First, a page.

RVing around Canada is a traveler’s dream come true. From Victoria, British Columbia with its perfected English charm, to the French speaking province of Quebec, Canada offers up tremendous variety from coast to coast.
If you’re planning a trip to Canada with your RV there are a few things to know. Keep in mind that while Canada is similar to the United States in many ways, it’s also a different country with different laws, culture, government and currency.
Crossing the Canadian Border
Before you get to Canada you need to cross the border. Crossing international borders in recent years has become a bit more complicated due to increased security. The best way to ensure a smooth crossing is to know the restrictions and requirements ahead of time.
Bring This Stuff
- U.S. Passport or Enhanced Drivers License.
- Vehicle and RV registration.
- For the pets bring proof of current rabies vaccination, plus a vet-signed wellness certificate that is 30 days old or less.
- For the kids bring along a passport or birth certificate and a consent form if both parents aren’t present.
Don’t Bring This Stuff
- Pepper spray, mace, or tasers: This restriction does not includes bear spray.
- Guns: This one is a little complicated because while certain types of guns are outlawed in Canada, others are legal but subject to stringent regulations. This means things can get complicated fast. For example, shotguns are allowed with a permit, but they are not allowed in Canadian National Parks, so if you disclose that you’re visiting a national park the gun may be confiscated no matter how many permits you have. The most common advice about bringing a gun to Canada — don’t bother, guns are not common in Canada and generally regarded as unnecessary.
- Alcohol, meat, vegetables, fruit: Bring these items in limited quantities only. Some of the allowed quantities are perfectly reasonable (you can bring up to 44 lbs of frozen produce per person), while others might be limiting for some (the alcohol limit is 2 bottles of wine, 1 bottle of liquor and 24 cans of beer). In general, the most restricted items are dairy products and fresh fruits and vegetables.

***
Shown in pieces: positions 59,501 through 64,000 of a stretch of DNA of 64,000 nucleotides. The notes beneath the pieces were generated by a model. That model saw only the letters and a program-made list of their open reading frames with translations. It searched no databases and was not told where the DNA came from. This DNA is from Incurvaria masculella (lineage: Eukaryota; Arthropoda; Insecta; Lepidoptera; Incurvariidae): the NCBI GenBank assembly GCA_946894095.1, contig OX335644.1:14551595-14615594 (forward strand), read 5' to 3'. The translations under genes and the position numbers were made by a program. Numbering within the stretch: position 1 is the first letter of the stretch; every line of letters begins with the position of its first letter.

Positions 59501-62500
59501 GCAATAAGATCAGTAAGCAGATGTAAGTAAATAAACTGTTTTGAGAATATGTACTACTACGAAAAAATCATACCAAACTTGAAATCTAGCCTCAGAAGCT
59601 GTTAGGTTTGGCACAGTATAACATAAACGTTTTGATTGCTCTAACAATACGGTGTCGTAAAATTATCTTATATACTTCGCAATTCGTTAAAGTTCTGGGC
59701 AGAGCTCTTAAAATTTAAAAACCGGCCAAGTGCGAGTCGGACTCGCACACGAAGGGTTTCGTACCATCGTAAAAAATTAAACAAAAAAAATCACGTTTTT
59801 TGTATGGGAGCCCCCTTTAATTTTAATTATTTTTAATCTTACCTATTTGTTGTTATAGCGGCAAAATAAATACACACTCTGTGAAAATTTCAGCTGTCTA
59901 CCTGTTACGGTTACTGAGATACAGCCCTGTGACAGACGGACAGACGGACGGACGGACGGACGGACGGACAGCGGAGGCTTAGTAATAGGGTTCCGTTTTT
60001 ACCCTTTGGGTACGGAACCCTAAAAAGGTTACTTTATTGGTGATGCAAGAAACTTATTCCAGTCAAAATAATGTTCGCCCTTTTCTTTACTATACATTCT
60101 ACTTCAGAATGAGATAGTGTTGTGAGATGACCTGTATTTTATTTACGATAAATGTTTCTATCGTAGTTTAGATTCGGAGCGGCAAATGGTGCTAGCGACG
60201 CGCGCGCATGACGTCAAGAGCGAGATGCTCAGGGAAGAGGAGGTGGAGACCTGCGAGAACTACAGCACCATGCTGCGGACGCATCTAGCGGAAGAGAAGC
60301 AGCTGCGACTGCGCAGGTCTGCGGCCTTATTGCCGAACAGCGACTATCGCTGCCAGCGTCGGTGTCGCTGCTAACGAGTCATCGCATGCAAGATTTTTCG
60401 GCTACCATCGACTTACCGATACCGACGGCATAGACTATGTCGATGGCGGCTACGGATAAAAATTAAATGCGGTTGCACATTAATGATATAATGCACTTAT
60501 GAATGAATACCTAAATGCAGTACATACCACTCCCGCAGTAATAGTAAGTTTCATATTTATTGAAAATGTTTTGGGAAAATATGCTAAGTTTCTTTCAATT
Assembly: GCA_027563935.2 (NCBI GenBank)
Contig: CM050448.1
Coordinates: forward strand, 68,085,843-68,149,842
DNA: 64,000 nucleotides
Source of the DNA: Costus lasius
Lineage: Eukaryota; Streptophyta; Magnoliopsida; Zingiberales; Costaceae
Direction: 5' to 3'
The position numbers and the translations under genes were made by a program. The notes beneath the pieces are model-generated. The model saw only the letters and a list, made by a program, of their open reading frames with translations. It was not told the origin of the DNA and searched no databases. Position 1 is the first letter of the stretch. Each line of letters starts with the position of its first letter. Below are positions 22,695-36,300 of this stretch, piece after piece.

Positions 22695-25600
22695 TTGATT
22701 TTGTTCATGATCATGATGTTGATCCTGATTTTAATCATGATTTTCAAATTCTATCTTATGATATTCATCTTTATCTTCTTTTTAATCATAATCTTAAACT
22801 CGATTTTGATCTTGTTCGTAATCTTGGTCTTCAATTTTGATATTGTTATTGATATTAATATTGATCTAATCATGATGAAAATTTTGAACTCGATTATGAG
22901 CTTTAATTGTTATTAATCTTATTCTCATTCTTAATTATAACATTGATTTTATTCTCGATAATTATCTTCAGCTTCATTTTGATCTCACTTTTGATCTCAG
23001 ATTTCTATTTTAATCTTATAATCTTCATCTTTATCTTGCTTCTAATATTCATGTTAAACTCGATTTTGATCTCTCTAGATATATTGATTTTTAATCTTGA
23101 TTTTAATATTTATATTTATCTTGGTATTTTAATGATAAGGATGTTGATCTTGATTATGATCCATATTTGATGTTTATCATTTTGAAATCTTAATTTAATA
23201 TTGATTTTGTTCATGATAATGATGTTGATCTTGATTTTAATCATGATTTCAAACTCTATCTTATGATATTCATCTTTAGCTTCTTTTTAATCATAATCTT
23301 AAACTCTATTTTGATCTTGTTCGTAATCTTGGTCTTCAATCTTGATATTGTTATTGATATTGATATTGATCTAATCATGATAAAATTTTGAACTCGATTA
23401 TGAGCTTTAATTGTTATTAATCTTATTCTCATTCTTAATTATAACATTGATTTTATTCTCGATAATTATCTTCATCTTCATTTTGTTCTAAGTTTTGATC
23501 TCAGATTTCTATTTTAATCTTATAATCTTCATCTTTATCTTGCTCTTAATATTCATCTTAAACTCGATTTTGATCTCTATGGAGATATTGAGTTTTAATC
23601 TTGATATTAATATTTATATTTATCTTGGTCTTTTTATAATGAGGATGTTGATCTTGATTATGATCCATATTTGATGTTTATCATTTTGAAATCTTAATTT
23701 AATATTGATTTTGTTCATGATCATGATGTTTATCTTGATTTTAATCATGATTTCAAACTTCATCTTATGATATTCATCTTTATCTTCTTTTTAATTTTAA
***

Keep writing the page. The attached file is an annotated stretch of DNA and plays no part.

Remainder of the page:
Click here for the full list of what you can and cannot bring, or here for rules regarding alcohol.
- Raw poultry and eggs: There is currently a ban on raw poultry and eggs (including raw pet food containing poultry) entering Canada from the U.S. The ban is restricted to specific states of origin where Avian Flu is prevalent. As of right now — June, 2016 — the only state of origin listed is Indiana. A few months ago it was Washington and Oregon. Who knows what state it will be next week. Be sure to check with the Canada Border Services Agency before crossing. Or better yet, ditch the poultry altogether to avoid the hassle.
- Firewood: Most RVers know not to transport firewood between states because of the potential to spread insects and disease. The same goes for Canada. Don’t try to save a few bucks by bringing along that extra bundle.
RVing Around Canada
Congratulations! You made it into Canada, now that you’re here how about a few guidelines for enjoying your stay?
Get Used to the Metric System
Canada uses the metric system. Learn it before you go to avoid headaches and confusion. Distance, speed limits, and liquid and dry weight measurements are in the metric system. This means fuel is bought in liters and distance and speed is measured in kilometers and kilometers per hour.
Here’s a helpful cheat sheet you can print out and keep inside the RV.
Funny Money – Currency In Canada
There’s really nothing funny about Canadian money, but when the bills are adorned with bright colors and the coins are called “loonies” and “toonies” one can’t help but giggle. All joking aside, the Canadian monetary system is not that different from the US system, expect the money looks different and is worth more or less depending on the exchange rate.
- Most places will accept US dollars, but it may be at par, which is to your disadvantage when the US dollar is worth more than the Canadian dollar.
- Exchange your money at a bank instead of a mall or store to avoid fees and to get the best exchange rate.
- VISA and MasterCard are accepted in most places. American Express can be used in some places, and Discover hardly anywhere. Be aware that most credit card transactions in Canada involve a currency exchange and will incur a fee of $1-5.
- Be sure to call your credit card ahead of time and tell them you are traveling to Canada so they don’t think your card’s been stolen and put a hold on it.
- Debit cards are widely accepted and ATMs are found at most grocery stores, gas stations, etc.
- There are no $1 bills or pennies. Instead prices are approximated to nickels and they have a $1 coin called a loonie and $2 coin called a toonie.
Connecting to the Internet In Canada